Church of England briefs parliament on their opposition to marriage eqaulity

The Church of England has briefed members of Parliament on the official opposition to proposals to make marriage equality legal in the UK.

Here is the summary of the document, prepared by the Parliamentary Unit, Mission and Public Affairs Division and Legal Office of the Church of England:

The Church of England cannot support the Bill, because of its concern for the uncertain and unforeseen consequences for wider society and the common good when marriage is redefined in gender-neutral terms.

This reshaping and unnecessary politicising of a fundamental social institution, which predates church and state, did not feature in party manifestos, was not included in the last Queen’s Speech and has no mandate from the Government’s own consultation exercise. The legislation has also been prepared at great haste and as a result relies on an unacceptably wide use of secondary legislation.

We do not doubt the Government’s good intentions in seeking to leave each church and faith to reach its own view on same sex marriage and including provisions in the Bill to protect them from discrimination challenges. If the Bill proceeds into law it is essential that the various ‘locks’ in the Bill are preserved as drafted. The Church of England, whose clergy solemnize around a quarter of all marriages in England, has sought no more safeguards in substance than those provided for other Churches and faiths.

The Church of England recognises the evident growth in openness to and understanding of same sex relations in wider society. Within the membership of the Church there are a variety of views about the ethics of such relations, with a new appreciation of the need for and value of faithful and committed lifelong relationships recognised by civil partnerships.

Civil partnerships have proved themselves as an important way to address past inequalities faced by LGBT people and already confer the same rights as marriage. To apply uniformity of treatment to objectively different sorts of relationship – as illustrated by the remaining unanswered questions about consummation and adultery- is an unwise way of promoting LGBT equality.

The continuing uncertainty about teachers, the position of others holding traditional views of marriage working in public service delivery, and the risk of challenges to churches in the European courts despite the protections provided, suggest that if the legislation becomes law it will be the focus for a series of continued legal disputes for years to come

Posted by
Category : The Lead

Comment Policy
Our comment policy requires that you use your real first and last names and provide an email address (your email will not be published). Comments that use non-PG rated language, include personal attacks, that are not provable as fact or that we deem in any way to to be counter to our mission of fostering respectful dialogue will not be posted. We also ask that you limit your comments to no more than four comments per story per day.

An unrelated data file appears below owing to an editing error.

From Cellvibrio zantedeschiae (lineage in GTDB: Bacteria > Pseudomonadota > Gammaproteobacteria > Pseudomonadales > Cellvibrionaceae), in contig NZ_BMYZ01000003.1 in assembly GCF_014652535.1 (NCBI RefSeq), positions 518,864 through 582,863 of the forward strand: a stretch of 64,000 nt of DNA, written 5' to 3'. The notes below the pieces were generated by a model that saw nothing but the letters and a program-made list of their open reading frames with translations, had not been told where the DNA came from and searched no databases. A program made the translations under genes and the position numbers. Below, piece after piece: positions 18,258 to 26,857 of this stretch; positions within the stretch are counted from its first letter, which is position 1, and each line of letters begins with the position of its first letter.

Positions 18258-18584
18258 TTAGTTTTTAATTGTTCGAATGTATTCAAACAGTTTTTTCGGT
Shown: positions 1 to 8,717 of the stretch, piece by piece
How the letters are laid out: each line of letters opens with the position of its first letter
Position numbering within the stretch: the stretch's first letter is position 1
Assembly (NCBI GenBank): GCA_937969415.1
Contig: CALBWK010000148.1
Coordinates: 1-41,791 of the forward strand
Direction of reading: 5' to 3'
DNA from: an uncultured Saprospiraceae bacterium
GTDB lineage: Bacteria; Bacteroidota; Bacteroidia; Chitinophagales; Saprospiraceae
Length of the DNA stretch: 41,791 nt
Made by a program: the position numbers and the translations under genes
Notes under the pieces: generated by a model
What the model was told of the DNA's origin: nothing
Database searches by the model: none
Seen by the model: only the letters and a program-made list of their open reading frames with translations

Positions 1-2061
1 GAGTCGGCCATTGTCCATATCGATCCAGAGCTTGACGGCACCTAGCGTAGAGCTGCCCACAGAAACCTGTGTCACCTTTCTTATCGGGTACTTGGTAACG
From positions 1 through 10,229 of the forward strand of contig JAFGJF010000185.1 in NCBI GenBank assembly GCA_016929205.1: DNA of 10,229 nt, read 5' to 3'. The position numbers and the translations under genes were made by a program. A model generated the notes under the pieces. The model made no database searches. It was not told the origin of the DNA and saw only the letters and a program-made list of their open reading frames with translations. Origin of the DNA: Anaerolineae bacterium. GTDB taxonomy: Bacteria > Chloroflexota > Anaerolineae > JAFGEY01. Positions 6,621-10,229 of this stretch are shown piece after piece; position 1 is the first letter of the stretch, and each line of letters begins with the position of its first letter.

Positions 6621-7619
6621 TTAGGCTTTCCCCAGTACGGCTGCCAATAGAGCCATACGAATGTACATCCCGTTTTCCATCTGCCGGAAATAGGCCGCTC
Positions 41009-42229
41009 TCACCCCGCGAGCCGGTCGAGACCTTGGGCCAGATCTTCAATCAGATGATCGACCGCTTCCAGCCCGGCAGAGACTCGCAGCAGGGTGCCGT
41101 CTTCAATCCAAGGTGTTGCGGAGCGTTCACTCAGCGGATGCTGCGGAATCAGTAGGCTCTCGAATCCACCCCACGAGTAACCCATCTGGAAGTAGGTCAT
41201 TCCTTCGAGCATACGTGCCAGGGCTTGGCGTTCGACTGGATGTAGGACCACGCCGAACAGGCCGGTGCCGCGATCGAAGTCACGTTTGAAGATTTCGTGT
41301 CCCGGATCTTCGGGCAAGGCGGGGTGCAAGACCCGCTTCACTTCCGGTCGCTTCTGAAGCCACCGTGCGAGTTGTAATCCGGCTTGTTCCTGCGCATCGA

1. Clint Davis

    What are “the remaining unanswered questions about adultery and consummation”?

  2. Clint, the government doesn’t know how to define gay sex, which means they can’t define consummation of a marriage. If you can’t consummate a marriage, you can’t commit adultery. I’m glad to live in a country without a national church. Having a national church makes it even harder to bring about equal marriage.

    Enrique Molina [added by ~ed.]

  3. Genie Carr

    “This reshaping and unnecessary politicising of a fundamental social institution….”

    Wow. Good thing kings never married off their children to the children of other sovereigns for political reasons, huh?

    Genie Carr

  4. tobias haller

    Under English law, consummation and adultery can only take place in a mixed-sex context. It is not that the question has not been answered, but that the Church of England seems not to like that answer. In both cases this is only an issue when one is seeking either to annul a marriage (due to failure to consummate) or end a marriage on the grounds of adultery. Under present English law, a woman cannot sue her husband for divorce on with adultery as the ground (or as the English say, the “fact”) if he has an affair with another man — but she can sue for divorce on the fact of “unreasonable conduct.” This will remain the case with same-sex marriage: a person who has an affair with a person of the opposite sex is committing adultery under the legal definition; if with a person of the same sex, it could constitute unreasonable behavior — and if the “innocent party” finds that either situation render continuing the marriage intolerable, they can sue for divorce. In short — nothing has changed.

    So in the long run this is just the church making an issue out of the few scraps of straw available to them. It doesn’t make a very convincing straw-man, as it has nothing to do with marriage other than its termination.

  5. tgflux


    JC Fisher

  6. Gary Paul Gilbert

    Interesting how those claiming to represent the Church of England now say they embrace civil partnerships! They are in the process of rewriting history. It is a lie that civil partnerships provide the same rights as civil marriage. The issue here is equality and not redefining marriage.

    Now I understand why a friend of ours in London told us that he and his partner, who are in a civil partnership, would never want to get married in the Church of England.

    Why are we in communion with Canterbury?

    Gary Paul Gilbert

Comments are closed.